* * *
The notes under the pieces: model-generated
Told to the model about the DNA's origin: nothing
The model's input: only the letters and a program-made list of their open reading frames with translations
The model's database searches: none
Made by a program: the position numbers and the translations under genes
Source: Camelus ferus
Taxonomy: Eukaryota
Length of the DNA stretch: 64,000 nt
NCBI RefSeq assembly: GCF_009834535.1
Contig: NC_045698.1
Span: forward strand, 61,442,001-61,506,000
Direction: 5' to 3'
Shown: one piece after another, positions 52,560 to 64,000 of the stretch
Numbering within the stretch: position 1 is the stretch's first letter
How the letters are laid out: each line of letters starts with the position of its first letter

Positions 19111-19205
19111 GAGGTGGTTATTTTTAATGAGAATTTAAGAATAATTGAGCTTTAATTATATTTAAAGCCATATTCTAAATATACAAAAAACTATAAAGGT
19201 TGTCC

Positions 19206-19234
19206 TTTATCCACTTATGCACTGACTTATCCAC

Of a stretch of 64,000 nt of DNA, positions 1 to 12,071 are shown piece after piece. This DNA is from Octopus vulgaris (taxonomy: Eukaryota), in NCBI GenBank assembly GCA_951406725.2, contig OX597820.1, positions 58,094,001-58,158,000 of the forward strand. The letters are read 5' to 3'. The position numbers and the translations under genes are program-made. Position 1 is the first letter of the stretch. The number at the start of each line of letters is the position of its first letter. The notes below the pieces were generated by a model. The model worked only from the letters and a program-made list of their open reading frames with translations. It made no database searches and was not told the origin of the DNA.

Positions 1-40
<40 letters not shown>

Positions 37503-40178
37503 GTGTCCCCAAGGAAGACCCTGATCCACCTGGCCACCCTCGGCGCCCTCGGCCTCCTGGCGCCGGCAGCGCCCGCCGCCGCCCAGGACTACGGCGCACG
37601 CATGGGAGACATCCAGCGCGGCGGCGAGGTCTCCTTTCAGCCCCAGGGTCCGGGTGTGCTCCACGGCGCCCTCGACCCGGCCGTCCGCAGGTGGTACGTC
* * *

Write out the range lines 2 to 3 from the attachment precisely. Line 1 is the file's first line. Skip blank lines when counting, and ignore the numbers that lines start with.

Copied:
Told to the model about the DNA's origin: nothing
The model's input: only the letters and a program-made list of their open reading frames with translations